Hemingway\'s "The Old Man and the Sea": An Analysis


Everyone has an arch enemy. Batman had the Joker, Superman had Lex
Luthor. But without their enemies, they would be unimportant, just like anyone
else. One could say that they needed their enemies, that their enemies were
almost friends. Similarly, The Old Man and the Sea, by Ernest Hemingway, is a
love story about the relationship developed over the years between a man and his
lifelong friend and foe, the sea. Within the following paragraphs, it will be
proven that the man needed the sea, that the two respected each other, and were
very close.

The old man respected the sea, unlike some of the younger, richer
fishermen. They referred to the sea as a man. "...spoke of her as el mar which
is masculine." (p.30) This was considered improper to the older fishermen, as
it was spoken of like a place or a contestant. The old man always referred to
the sea as a female, like a mother. "He always thought of the sea as la mar
which is what people call her in Spanish when they love her." (p.29) He saw the
sea as a woman, a woman that gave or withheld favors. She was unpredictable
beacuse "The moon affects her as it does a woman." (p.30) The sea was like a
second home for the man, who fished every day. La mar provided the man with
food, a living, an enemy, and a friend.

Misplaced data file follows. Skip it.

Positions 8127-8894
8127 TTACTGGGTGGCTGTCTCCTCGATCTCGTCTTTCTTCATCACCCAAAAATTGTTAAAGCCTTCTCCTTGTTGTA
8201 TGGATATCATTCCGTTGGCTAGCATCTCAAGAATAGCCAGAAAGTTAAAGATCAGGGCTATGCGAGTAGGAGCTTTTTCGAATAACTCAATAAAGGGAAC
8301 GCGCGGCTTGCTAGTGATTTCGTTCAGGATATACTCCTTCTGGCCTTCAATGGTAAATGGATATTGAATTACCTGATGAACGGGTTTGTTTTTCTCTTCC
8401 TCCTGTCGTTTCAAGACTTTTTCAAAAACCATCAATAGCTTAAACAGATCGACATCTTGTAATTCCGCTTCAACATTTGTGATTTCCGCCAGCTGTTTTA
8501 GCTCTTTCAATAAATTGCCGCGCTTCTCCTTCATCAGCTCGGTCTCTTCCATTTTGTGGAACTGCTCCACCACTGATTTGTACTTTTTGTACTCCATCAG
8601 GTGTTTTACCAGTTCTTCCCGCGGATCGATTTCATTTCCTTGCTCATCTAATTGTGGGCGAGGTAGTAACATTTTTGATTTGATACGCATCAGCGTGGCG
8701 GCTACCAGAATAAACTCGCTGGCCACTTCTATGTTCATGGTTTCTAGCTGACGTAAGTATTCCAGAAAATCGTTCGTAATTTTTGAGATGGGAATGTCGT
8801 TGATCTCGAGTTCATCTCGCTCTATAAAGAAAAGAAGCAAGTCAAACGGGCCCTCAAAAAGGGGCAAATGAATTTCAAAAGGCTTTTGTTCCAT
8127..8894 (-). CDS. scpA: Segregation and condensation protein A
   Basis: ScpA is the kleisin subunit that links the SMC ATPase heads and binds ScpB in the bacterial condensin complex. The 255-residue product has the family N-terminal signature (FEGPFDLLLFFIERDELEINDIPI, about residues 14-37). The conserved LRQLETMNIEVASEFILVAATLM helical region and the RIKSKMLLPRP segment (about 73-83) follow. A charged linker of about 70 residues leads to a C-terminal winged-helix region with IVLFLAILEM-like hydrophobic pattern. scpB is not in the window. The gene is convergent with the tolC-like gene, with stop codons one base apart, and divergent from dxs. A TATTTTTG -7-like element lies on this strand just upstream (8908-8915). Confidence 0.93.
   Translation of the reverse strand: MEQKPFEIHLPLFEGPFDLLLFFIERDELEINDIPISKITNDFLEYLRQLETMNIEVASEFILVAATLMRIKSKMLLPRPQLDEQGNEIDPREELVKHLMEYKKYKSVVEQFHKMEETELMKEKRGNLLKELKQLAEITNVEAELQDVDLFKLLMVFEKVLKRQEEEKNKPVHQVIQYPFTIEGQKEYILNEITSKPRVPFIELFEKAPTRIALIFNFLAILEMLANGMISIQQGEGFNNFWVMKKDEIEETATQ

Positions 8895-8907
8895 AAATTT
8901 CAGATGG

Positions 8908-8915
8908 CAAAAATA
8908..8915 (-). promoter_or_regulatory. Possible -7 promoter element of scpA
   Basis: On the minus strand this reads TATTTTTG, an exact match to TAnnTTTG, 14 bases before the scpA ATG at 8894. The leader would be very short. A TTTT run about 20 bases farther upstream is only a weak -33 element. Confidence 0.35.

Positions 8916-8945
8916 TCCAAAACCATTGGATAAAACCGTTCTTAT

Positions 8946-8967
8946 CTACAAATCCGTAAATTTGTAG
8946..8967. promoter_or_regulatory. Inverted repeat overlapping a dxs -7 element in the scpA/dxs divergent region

When he was out on the sea fishing, he was at home. The sea, la mar,
was like his mother. The fish in the ocean were like his brothers and sisters.
When he heard the dolphins playing in the night he thought, "They are
good...they are our brothers like the flying fish." (p.48) He had almost reeled
the giant marlin in when he realized what he was doing. "You are killing me,
fish. But you have a right to. Never have I seen a greater, or more
beautiful...thing than you, brother." (p.92) Even as he ate the fish that he
would catch, or as he killed scavengers trying to get the marlin, he was
apologizing or talking to his "family".

The old man saw the sea as a person, as a woman, and the fish were
people, also. Thinking that way, he kept an open dialogue with his surroundings.
Throughout the several days in which he tried to catch the marlin, he
constantly spoke to it. He had just eaten a fish to get his strength back when
he said, "How do you feel, fish? I feel good and my left hand is better and I
have food for a night and a day" (p.74) Seeing a bladder of a Portuguese man-
of-war floating near him, he said, "Agua mala, you whore" (p.35) The bladder
was keeping the fish away from the boat. As well as talking to the fish and the
sea, he spoke to his body parts. His left hand had cramped up and he tried to
convince it to stop. "...Cramp then if you want...It will do you no good."
(p.58) In addition to that, he spoke to a bird that happened upon him in the
middle of the sea. "Stay at my house if you like, bird. I am sorry that I
cannot...take you in with me...But I am with a friend." (p.55) And of course,
he spoke to the only thing that could understand the words, himself. After
several days with little sleep, he was puling the fish up, and told himself, "Be
calm and strong, old man" (p.91) At sea, he was at home, and he felt free to
speak to everything, although nothing answered his questions, or reacted to his
taunts.

The Old Man and the Sea is a book about the love story between an old,
lonely man and his friend for life, the sea, along with the fish. This idea can
be summarized with one more quote from the story. "Fish, I love you and respect
you very much. But I will kill you before this day ends."(p.54)

Category: English